Songwriter Nick Cave declared the song "We Are All Prostitutes" to be the band's masterpiece, saying, "It had everything that I thought rock and roll should have. It was violent, paranoid music for a violent, paranoid time."
Mark Fisher described the song "scouring, seesawing, seasick funk, a pied piper’s exit from dominant reality, fired by a fissile compound of millenarian terror and militant jubilation."
"It was very important that we did something that was ours and didn’t sound like anything else,” says Sager. “We appear to have drawn on a much wider variety of influences than most bands.” Complacency was never an option. “I get immense pleasure from risk, rising to a challenge and risk,” adds Mark Stewart.
The band's last live performance was in 1980 to a crowd of 500,000 people at Trafalgar Square as part of the Campaign for Nuclear Disarmament protest.
Margaret Thatcher declared there was no such thing as society. Mark Stewart countered that we were all in the same sinking ship and it was time to storm the captain's table.
The origins of industrial hip hop are in the work of Mark Stewart, Bill Laswell, and Adrian Sherwood. In 1985, former Pop Group singer Mark Stewart released As the Veneer of Democracy Starts to Fade, an application of the cut-up style of industrial music, with the house band of Sugar Hill Records (Doug Wimbish, Keith Leblanc, and Skip McDonald)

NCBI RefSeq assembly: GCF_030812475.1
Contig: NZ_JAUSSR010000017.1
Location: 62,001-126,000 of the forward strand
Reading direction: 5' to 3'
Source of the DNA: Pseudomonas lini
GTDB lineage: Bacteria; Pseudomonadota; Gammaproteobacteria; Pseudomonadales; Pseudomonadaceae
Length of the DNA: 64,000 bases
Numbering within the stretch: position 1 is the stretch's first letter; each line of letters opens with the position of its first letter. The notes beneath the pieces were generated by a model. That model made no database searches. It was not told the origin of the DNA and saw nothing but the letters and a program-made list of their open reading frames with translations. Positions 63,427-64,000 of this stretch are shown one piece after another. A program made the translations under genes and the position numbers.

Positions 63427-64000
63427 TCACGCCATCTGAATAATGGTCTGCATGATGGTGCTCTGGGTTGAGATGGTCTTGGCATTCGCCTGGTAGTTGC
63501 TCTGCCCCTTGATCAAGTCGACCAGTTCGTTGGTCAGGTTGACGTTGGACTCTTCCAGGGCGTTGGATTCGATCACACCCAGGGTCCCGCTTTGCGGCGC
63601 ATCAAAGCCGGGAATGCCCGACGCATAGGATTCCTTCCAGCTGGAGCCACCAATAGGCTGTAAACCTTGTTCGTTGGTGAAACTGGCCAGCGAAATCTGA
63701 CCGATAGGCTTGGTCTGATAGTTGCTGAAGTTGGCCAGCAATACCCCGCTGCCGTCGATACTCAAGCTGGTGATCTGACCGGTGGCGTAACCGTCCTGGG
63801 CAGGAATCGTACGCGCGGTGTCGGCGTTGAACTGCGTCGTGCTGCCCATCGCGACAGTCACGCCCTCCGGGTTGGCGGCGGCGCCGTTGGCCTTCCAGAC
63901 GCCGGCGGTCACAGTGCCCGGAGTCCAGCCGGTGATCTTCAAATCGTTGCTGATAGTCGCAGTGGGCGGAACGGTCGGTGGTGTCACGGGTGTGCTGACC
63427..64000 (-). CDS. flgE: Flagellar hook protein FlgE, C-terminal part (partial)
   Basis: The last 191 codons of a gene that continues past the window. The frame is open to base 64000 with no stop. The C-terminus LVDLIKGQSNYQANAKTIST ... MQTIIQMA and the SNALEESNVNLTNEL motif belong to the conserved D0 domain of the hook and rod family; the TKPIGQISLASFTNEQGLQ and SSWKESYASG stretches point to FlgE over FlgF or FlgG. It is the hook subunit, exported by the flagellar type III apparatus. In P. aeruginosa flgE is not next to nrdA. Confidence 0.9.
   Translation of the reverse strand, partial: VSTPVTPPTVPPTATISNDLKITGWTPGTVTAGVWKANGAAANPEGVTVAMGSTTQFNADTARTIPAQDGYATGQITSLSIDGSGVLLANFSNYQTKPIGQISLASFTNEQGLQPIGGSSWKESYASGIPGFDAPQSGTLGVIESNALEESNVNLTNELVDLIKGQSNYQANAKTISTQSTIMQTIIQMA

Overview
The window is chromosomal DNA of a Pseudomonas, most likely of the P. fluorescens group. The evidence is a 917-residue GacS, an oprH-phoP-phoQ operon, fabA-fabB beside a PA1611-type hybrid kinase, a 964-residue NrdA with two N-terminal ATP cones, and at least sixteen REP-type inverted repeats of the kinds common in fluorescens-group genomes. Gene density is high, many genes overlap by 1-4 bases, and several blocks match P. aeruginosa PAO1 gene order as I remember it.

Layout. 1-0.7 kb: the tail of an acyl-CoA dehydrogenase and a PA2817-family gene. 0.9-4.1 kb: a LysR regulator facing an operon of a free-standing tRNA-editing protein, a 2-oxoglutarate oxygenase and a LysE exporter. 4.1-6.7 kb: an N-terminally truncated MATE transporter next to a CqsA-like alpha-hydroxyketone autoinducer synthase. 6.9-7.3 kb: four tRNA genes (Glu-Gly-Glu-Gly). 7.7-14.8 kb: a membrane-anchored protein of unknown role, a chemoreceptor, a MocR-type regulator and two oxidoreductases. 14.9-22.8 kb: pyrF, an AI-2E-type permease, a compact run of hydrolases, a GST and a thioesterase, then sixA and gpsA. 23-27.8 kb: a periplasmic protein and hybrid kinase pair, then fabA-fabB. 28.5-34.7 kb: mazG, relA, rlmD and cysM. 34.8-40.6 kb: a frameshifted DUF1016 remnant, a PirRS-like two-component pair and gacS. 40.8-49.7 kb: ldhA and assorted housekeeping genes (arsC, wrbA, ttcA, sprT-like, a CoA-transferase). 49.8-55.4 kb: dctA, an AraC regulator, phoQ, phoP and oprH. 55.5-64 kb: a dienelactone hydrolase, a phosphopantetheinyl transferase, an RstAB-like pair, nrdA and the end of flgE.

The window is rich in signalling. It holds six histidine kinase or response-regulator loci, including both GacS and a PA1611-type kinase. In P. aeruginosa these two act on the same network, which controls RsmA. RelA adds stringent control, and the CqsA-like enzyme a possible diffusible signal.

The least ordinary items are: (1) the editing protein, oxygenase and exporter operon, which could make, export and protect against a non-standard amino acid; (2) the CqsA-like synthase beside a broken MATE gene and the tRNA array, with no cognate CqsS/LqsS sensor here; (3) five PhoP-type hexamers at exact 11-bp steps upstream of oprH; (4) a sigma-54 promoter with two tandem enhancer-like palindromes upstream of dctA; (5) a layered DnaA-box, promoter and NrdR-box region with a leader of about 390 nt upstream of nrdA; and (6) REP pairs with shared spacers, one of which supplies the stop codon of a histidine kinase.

It was around 1980 when Bristol post-punk band The Pop Group were touring in New York, proving their worth as No Wave pioneers. The group’s frontman Mark Stewart tuned into Kiss FM and the DJ at the time, Red Alert, was on the ones and twos, injecting the airwaves with some sonic madness. The story goes that no less than an hour after tuning into that radio station, Stewart passed a construction site and became enthused by the sound of a piledriver slamming into the ground. The industrial city, DJ Red Alert’s chaotic scratching, the distorted echo chamber effects of Afrika Bambaataa’s recently released Death Mix, the booming bass of dub sound systems—they would eventually pile together into a new, as yet unfounded, salmagundi of sound in his head.
A few years later, in 1985, these influences become the sound of Stewart’s second solo album, As the Veneer of Democracy Starts to Fade, a landmark record for what would initially be referred to as “industrial hip-hop”. The beginnings of noise-hop were formed in a confluence of these outsider industrial experiments.
"There’s a thing about aestheticising your politics and politicising your aesthetics, it’s crappy words but I love it...Baudrillard, Semiotexte, running with poetical ideas, running with strange ideas and the lyricism of the thing kind of inspires you."